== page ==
For a bit over two years, I’ve become increasingly obsessed with the Apple II. Some of this is rank nostalgia; some is the joy of retrocomputing: limited environments where even a less-than-expert programmer can reach their arms around the whole system. (All right, not the whole system, but a much greater percentage than when I’m working in Python or Go with a dependency chain nine levels deep.)
A few summers ago, I implemented John Conway’s Life in 6502 assembly language, a project I’ve had in mind since age twelve, when I implemented it in Basic. It’s not yet feature complete, nor is it performant, but I delivered for myself on this long-term goal.
As I was preparing to return to work this fall, I added a few more features–then I got the urge to convert it to a ProDOS application This led, eventually, to the purchase of an Apple IIGS, and a MicroDrive/Turbo, which enables use of a CF card as a set hard drives.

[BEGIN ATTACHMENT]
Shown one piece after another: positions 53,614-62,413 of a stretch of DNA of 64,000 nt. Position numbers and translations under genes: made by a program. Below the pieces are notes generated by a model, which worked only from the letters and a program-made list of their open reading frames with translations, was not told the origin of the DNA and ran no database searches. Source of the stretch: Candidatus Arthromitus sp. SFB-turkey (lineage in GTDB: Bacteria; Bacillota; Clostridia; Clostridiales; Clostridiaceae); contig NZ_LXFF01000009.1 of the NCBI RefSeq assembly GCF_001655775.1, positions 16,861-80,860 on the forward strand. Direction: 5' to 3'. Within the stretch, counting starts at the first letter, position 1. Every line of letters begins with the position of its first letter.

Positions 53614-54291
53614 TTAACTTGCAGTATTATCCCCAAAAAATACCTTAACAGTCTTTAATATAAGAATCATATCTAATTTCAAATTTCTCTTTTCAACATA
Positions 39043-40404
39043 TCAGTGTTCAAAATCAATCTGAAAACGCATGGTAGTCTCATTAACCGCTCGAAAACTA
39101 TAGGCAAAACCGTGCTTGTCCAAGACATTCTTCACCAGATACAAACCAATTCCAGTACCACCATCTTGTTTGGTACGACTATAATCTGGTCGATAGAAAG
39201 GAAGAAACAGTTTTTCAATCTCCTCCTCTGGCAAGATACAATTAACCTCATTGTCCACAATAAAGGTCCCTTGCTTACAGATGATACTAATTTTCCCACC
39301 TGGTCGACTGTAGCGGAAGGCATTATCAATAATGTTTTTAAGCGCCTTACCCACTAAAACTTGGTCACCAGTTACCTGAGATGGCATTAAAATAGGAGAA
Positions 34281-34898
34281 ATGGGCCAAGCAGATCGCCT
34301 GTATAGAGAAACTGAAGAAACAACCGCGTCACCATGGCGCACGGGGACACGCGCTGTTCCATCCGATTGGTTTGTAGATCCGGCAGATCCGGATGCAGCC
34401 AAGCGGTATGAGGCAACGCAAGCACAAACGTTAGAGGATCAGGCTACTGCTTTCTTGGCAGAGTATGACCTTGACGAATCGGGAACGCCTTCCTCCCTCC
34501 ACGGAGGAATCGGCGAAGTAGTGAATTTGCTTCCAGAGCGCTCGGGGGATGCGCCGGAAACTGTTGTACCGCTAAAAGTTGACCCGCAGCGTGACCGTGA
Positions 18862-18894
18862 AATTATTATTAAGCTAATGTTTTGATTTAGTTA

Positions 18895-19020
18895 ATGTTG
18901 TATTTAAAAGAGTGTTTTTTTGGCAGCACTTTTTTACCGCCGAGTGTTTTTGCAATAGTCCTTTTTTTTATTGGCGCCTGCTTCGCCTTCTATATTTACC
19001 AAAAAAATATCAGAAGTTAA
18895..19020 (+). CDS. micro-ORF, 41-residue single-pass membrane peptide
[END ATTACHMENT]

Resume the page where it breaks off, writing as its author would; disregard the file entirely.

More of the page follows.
Much to my chagrin, I discovered that the only tool to manipulate the partition table was the one that ran on the Apple 2, and the only tool to move files onto or off of it was CiderPress, which is Windows-only and whose interface I didn’t love.
In turn, these discoveries led me to implement microdrive, a Go tool for manipulating compact flash (or HD) images on the Unix/Linux/Mac OS X command line.
It’s still under heavy development, but now you can add partitions to your disk and copy existing .hdv or .2mg images directly into those partitions.
Thanks to Henry Courbis of ReActive Micro, who has supported this project with the donation of an external CF drive–saving me from opening up my IIGS a dozen times a day, or leaving the darned thing open all the time!
Now all I have to do is get a desk in my office for my Apple //e, and a second MicroDrive/Turbo. (If you’ve got a spare DuoDisk lying around, that’d be handy too!)